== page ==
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Accumulo, mail # dev - Re: [jira] [Commented] (ACCUMULO-227) Improve in memory map counts to provide cell level uniqueness for repeated columns in mutation


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Re: [jira] [Commented] (ACCUMULO-227) Improve in memory map counts to provide cell level uniqueness for repeated columns in mutation
Aaron Cordova 2011-12-22, 21:02
Why is it that none of you seem to consider two keys that differ by timestamp to be two different keys?

On Dec 22, 2011, at 4:00 PM, Adam Fuchs wrote:

> Aaron,
>
> I think it would be more accurate to describe Accumulo as an underlying
> multi-map with support for aggregation overlays. A map can be thought of as
> a multi-map with an overlay that takes the first of the multiple entries.
> This is in fact the default configuration of Accumulo tables, where the
> VersioningIterator defines this overlay. Other Iterator configurations
> provide different overlays.
>
> There are two challenges that make it difficult to case the underlying
> representation as a map. The first is that the definition of uniqueness of
> a Key is a bit muddy. I think that many users consider the uniqueness to
> include row, column family, and column qualifier. Those that use cell-level
> security also include the column visibility. Timestamp doesn't usually make
> it into the uniqueness concept, from a user's perspective, even though that
> affects the sort order of Keys. In fact, most users let Accumulo set the
> timestamp for them. I think your definition of uniqueness takes timestamp
> into account, and from that perspective what we're doing is sort of like
> providing a finer grained timestamp instead of using one timestamp for an
> entire Mutation (or for all Mutations that show up within a millisecond).
>
> The second challenge is that the overlay is persisted and is not
> reversible. Aggregators don't keep the Keys that they aggregate, so if a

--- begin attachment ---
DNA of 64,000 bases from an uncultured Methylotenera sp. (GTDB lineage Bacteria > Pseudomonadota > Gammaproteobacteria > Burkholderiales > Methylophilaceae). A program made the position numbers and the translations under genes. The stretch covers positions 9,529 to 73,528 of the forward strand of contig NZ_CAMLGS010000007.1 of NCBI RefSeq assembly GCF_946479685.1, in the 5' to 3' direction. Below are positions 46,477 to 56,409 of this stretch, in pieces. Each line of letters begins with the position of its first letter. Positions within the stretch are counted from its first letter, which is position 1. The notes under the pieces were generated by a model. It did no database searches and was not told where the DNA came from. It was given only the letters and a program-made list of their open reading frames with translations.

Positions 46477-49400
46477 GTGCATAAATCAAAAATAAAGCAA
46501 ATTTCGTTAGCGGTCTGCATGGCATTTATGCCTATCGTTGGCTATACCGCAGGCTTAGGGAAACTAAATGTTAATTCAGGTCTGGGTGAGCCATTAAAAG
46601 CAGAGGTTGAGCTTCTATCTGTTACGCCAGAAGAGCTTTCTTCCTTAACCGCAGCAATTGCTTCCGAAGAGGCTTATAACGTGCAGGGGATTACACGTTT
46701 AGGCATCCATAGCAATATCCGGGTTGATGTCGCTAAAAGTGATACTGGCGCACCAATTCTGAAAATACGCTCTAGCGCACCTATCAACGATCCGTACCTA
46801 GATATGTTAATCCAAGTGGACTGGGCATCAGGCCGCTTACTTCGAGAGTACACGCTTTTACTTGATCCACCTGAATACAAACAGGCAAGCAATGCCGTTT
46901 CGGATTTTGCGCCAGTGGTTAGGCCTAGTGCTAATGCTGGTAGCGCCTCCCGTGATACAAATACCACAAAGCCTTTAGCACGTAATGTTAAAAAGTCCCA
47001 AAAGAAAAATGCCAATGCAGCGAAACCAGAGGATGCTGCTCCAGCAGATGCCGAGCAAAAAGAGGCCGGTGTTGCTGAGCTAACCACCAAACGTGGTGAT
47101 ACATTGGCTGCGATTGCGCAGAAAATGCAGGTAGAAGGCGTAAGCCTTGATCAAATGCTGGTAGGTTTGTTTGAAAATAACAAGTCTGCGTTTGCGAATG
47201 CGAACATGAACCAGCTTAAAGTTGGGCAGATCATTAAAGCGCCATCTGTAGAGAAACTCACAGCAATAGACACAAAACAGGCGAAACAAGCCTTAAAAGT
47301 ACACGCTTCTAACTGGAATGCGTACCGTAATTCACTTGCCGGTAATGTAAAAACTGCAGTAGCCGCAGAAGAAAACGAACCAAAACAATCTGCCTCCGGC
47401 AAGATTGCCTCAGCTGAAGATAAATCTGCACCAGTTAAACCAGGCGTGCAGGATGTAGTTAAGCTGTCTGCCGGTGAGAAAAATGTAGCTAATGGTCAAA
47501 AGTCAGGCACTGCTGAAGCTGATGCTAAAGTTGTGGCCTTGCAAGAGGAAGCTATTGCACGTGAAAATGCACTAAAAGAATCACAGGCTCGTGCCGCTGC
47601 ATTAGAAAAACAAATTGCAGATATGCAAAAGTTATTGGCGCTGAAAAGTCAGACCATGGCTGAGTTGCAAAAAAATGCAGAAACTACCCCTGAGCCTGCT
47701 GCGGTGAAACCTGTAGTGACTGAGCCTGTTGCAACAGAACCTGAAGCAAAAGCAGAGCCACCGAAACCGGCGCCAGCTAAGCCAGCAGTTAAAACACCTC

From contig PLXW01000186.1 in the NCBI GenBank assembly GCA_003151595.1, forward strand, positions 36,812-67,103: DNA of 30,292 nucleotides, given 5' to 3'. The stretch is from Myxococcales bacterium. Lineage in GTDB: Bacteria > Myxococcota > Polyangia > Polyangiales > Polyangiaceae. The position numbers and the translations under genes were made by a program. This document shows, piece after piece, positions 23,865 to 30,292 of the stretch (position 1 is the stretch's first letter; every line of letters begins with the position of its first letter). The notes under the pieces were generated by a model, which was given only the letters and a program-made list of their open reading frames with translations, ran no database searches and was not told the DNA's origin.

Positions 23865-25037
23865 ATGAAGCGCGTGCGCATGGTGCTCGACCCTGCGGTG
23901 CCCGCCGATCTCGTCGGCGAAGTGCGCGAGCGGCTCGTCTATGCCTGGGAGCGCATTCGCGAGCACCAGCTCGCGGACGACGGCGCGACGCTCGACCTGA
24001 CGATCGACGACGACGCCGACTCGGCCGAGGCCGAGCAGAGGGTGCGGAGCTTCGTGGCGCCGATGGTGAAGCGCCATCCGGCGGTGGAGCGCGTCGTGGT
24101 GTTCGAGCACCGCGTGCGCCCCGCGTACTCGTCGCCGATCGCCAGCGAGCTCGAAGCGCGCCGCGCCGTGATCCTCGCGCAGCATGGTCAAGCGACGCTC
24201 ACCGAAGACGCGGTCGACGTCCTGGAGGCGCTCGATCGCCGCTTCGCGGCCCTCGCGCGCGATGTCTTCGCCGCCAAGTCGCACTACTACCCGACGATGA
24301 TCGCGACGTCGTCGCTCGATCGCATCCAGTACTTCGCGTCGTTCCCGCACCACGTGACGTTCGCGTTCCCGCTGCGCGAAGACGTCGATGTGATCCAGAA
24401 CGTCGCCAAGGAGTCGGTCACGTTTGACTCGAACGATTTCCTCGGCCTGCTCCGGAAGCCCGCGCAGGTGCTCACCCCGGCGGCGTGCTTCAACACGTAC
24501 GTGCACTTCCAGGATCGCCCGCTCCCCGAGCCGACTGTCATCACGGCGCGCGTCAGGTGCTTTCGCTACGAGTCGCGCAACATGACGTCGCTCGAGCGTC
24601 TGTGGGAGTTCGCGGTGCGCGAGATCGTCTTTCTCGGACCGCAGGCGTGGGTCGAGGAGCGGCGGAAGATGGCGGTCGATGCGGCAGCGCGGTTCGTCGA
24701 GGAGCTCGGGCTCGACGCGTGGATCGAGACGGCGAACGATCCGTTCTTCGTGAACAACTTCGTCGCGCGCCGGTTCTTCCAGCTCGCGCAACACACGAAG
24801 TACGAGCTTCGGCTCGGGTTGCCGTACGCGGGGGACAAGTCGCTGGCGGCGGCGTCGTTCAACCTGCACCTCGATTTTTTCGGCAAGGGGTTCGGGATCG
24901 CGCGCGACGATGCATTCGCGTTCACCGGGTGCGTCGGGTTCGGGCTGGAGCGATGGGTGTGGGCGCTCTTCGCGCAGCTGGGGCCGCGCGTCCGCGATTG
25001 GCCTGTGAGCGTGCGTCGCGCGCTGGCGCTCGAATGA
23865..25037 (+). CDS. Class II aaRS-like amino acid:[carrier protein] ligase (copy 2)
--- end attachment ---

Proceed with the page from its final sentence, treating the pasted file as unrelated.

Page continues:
> user wants to replace a Key in the underlying map and have that replacement
> operation be reflected in the overlay, we can't really do that. However, we
> can do that if the underlying store is a multi-map (which is what we do
> now).
>
> Adam
>
> On Thu, Dec 22, 2011 at 3:41 PM, Aaron Cordova <[EMAIL PROTECTED]> wrote:
>
>> Rather than aggregation functionality being defined as some operation
>> performed across a set of the values of different keys, you're advocating
>> allowing inserting identical keys and aggregating their values as well?
>> This just seems semantically sloppy to me.
>>
>> These types of changes just incur a cost in terms of understanding for the
>> user. Rather than being able to describe Accumulo as a map, a well defined
>> and understood concept, that also supports aggregations over a set of keys
>> that share a subkey, we would then have to describe Accumulo as a map, most
>> of the time, except when it functions more like a multi-map, in the case of
>> aggregation in the presence of multiple values for the same key ... it's
>> just confusing.
>>
>> Even with aggregators configured over a table, it still functions as a map
>> - in fact like two maps, one 'underlying' map, in which each key has one
>> value, and an 'aggregate' map, in which keys also have one value, define as
>> an aggregation over the 'underlying' map. Perhaps one could argue that what
>> I just described could be termed a multi-map, but from the user's point of
>> view, thinking of it as an 'underlying' map, which is how the user sees the
>> table when writing, and an 'aggregate' map, which is how the user sees the
>> table when reading is more clean. Users are used to this situation if
>> they've ever used views in a relational database.
>>
>> For you and John, who are steeped in this field, this distinction, and
>> this change, probably doesn't seem like a big deal. But when telling a new
>> user about Accumulo, being able to explain to them that Accumulo is a map,
>> is very useful. It makes predicting the behavior of Accumulo possible. If
>> users can put identical key-value pairs into a mutation, and if Accumulo
>> treats them as distinct, users' predictions will be wrong.
>>
>> Feel free to make this change, but just consider the collective cognitive
>> cost it incurred by altering the semantics. Earlier you argued that
>> extending the times aggregations are executed to include the client would